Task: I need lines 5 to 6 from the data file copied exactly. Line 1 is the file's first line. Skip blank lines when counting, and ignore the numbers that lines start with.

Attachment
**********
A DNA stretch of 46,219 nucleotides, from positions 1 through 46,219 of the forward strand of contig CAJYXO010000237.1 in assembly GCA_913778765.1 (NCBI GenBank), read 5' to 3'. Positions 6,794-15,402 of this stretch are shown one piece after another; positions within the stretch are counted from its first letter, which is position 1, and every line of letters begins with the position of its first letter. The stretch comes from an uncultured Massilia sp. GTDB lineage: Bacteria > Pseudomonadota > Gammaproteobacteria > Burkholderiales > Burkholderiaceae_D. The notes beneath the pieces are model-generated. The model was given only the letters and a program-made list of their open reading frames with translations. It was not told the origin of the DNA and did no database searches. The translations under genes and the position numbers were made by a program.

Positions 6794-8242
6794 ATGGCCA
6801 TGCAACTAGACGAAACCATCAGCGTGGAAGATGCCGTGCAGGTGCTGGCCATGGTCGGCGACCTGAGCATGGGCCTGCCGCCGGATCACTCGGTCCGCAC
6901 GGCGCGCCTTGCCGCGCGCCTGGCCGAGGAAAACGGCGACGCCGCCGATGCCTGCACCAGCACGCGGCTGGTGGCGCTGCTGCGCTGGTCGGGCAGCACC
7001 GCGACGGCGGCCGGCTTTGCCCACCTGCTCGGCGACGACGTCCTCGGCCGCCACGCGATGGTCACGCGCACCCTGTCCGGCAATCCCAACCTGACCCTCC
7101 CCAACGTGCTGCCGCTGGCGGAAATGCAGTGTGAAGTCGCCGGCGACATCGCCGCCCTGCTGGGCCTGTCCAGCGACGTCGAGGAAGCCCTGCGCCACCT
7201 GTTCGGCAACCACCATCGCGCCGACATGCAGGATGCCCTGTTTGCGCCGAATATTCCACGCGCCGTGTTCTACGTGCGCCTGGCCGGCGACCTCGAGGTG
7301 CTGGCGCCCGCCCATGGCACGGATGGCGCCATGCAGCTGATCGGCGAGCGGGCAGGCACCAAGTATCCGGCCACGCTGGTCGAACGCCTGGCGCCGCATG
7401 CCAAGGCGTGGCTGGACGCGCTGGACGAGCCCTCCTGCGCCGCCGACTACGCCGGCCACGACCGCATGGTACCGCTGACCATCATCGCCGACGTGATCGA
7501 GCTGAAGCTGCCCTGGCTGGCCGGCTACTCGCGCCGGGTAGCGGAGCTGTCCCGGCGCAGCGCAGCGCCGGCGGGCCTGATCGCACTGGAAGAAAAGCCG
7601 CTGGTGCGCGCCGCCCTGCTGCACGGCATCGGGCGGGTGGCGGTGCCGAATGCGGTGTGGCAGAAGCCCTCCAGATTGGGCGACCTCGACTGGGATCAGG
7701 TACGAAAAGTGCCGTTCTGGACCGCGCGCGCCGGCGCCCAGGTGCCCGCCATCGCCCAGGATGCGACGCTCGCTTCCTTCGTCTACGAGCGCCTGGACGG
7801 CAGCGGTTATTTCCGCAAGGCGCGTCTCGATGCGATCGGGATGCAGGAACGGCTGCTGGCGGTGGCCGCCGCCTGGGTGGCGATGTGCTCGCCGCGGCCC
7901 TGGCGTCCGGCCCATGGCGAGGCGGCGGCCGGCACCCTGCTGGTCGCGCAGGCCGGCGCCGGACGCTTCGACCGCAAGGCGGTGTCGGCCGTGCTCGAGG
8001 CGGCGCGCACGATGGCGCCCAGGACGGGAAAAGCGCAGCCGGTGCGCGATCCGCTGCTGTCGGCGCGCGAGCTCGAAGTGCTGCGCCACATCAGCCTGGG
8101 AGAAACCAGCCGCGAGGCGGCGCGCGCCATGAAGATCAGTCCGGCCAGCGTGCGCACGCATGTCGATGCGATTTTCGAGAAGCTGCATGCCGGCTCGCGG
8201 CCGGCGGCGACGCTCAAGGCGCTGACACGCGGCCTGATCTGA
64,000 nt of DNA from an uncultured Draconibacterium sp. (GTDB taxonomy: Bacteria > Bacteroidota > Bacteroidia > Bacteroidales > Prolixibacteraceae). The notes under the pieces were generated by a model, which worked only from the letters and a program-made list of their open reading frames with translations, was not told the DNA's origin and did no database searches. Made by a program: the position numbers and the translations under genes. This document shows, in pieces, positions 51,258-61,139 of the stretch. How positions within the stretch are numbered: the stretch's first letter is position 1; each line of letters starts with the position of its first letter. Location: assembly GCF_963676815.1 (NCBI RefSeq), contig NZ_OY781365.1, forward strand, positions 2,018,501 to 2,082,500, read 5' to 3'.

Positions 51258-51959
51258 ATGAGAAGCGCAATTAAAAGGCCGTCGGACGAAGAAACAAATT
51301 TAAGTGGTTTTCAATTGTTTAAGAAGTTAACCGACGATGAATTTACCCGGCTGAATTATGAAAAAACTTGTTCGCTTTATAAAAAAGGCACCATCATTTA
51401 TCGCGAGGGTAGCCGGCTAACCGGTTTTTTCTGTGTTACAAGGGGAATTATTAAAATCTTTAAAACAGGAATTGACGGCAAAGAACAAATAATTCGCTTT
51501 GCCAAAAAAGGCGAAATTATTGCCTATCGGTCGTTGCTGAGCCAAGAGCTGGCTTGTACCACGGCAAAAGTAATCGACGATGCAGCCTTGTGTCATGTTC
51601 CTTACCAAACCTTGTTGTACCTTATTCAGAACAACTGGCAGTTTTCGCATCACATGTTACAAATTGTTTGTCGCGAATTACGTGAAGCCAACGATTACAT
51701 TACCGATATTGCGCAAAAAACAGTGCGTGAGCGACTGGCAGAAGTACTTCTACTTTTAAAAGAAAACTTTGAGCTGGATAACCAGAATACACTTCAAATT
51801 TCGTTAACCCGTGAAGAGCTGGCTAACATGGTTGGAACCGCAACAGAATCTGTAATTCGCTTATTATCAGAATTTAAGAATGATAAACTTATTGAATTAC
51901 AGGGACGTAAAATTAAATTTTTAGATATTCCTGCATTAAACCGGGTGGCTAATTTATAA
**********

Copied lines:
6901 GGCGCGCCTTGCCGCGCGCCTGGCCGAGGAAAACGGCGACGCCGCCGATGCCTGCACCAGCACGCGGCTGGTGGCGCTGCTGCGCTGGTCGGGCAGCACC
7001 GCGACGGCGGCCGGCTTTGCCCACCTGCTCGGCGACGACGTCCTCGGCCGCCACGCGATGGTCACGCGCACCCTGTCCGGCAATCCCAACCTGACCCTCC